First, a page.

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Wednesday, November 9, 2011

How to Determine Your Character's Core Belief

Today I'd like to teach a technique that you can use with your characters to determine their underlying beliefs. It's called the Downward Arrow Technique, which I got from Mind over Mood: Changing How You Feel By Changing How You Act. This is a cognitive therapy workbook that I really find useful with some clients.

In essence, you take a character's--or person's--automatic thought about a certain situation or person or event and keep asking "What does this say about me?" until you arrive at the core belief underlying the thought and the associated assumptions.

I'll give an example below. A woman is eating with a coworker in the cafeteria at work. She's had a date or two with a guy from the Human Resource Department two floors up, but he hasn't called since she told him about her sister in rehab. She sees him across the room, and he waves, but doesn't come over.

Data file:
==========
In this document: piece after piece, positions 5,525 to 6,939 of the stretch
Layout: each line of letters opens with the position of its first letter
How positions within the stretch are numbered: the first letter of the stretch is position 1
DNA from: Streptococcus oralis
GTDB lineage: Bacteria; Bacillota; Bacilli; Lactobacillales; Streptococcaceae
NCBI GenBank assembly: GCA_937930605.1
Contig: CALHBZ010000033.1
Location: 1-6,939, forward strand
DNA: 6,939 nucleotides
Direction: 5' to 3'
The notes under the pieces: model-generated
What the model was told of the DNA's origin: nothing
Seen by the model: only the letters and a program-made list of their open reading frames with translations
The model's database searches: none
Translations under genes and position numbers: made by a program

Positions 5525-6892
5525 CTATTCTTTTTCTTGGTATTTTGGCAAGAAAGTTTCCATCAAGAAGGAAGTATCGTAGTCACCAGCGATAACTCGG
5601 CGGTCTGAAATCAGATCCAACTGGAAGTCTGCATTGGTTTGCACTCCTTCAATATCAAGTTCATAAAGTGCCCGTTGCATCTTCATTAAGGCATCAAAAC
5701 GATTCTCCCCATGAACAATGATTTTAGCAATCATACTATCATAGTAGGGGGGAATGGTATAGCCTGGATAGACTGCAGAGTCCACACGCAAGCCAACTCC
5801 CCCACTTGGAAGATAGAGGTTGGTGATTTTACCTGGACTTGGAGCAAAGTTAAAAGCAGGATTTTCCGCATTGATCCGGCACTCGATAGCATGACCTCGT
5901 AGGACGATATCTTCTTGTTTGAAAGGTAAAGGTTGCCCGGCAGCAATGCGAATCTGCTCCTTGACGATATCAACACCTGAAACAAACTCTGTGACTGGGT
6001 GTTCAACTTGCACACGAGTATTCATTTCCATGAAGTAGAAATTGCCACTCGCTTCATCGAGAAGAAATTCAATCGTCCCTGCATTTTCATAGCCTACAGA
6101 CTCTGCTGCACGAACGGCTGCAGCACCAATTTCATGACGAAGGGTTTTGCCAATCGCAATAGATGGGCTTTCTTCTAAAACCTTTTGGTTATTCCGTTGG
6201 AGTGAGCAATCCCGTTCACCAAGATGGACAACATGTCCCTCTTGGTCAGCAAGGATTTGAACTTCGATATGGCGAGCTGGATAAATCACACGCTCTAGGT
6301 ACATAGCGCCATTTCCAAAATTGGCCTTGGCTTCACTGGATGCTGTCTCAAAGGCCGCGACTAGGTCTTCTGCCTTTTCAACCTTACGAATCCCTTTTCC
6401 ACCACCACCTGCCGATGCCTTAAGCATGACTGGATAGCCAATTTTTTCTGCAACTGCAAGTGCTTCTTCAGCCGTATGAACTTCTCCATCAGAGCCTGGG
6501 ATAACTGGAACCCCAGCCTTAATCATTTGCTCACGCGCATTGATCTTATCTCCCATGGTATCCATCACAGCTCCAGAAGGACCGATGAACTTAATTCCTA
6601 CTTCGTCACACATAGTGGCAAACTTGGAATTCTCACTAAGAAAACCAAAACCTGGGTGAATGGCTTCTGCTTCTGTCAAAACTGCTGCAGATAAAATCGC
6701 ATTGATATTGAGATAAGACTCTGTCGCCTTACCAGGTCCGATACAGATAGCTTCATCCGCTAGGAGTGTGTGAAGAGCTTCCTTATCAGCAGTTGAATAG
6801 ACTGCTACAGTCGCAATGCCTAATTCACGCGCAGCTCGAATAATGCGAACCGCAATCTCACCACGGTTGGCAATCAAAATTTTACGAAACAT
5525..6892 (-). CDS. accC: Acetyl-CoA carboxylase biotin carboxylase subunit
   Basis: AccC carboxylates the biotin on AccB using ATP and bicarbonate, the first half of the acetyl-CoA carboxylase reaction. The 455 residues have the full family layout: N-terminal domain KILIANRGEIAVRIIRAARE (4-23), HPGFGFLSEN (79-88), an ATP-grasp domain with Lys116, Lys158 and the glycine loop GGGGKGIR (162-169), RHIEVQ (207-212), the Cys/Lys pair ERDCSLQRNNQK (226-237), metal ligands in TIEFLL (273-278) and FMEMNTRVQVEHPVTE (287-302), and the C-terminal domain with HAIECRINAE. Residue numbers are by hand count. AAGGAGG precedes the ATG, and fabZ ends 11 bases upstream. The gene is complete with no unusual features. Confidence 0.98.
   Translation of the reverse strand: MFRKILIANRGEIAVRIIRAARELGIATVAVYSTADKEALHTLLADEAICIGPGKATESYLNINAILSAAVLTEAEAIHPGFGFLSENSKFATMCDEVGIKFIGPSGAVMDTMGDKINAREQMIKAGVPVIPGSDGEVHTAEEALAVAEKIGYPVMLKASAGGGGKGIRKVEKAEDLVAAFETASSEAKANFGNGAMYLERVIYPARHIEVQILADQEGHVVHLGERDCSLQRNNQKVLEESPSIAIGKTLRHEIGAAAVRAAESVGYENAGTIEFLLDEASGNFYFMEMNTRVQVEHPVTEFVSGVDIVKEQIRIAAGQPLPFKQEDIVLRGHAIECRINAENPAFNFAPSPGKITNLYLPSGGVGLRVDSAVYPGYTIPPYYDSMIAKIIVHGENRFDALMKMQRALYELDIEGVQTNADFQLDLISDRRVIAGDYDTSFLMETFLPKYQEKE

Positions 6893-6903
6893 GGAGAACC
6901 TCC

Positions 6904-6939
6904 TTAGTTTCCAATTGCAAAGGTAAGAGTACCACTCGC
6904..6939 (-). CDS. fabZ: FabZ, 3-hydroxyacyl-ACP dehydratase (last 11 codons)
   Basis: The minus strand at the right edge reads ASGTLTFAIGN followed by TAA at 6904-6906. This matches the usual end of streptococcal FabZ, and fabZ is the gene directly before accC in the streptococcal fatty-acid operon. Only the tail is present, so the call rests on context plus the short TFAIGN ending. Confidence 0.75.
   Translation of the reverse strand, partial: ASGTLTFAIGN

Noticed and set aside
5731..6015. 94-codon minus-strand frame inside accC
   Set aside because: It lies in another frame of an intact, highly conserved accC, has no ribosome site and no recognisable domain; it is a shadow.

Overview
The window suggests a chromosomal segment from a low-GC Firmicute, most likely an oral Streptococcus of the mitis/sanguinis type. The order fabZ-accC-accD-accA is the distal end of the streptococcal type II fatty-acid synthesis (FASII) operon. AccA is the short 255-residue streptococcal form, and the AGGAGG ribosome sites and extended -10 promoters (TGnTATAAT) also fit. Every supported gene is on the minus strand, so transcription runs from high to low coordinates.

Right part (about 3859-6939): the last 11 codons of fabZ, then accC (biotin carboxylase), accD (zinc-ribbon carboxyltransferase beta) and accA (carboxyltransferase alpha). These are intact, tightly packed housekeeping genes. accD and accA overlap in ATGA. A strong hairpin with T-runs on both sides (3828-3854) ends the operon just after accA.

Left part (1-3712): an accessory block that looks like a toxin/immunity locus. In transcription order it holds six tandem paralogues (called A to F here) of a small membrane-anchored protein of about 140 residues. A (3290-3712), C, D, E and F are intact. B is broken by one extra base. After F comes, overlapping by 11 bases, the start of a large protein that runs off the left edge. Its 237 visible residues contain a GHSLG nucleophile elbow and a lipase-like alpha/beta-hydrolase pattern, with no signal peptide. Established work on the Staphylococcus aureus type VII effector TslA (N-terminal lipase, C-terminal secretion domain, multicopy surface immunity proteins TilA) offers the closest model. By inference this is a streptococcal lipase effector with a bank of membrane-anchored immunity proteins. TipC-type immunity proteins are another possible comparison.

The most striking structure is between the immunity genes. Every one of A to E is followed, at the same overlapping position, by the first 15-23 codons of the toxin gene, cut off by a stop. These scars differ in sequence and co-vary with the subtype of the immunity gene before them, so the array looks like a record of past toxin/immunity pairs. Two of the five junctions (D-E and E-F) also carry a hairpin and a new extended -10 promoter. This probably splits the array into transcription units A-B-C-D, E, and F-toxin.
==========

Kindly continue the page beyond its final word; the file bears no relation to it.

Here, she has the following automatic thought:

It might seem like quite a jump from one to the other. But it's really not. People often try to soften the blow themselves by covering it up with something a little more palatable. In this woman's case, saying that she doesn't think Jake likes her is way more digestible than saying she's unlovable.

But therapists know that you have to get to the root of the thought, the core belief, before healing can really begin. Usually, that core belief is faulty, a lie. Identifying it is the start of an uphill battle to change it.

You can also use this method to determine a character's view about others and the world. You gather the automatic thought the person has about the world and you begin the downward arrow technique until you reach their underlying core belief.

Let's analyze: Do you think it's too far a jump to go from the automatic thought to the core belief as I've outlined above? Why or why not?

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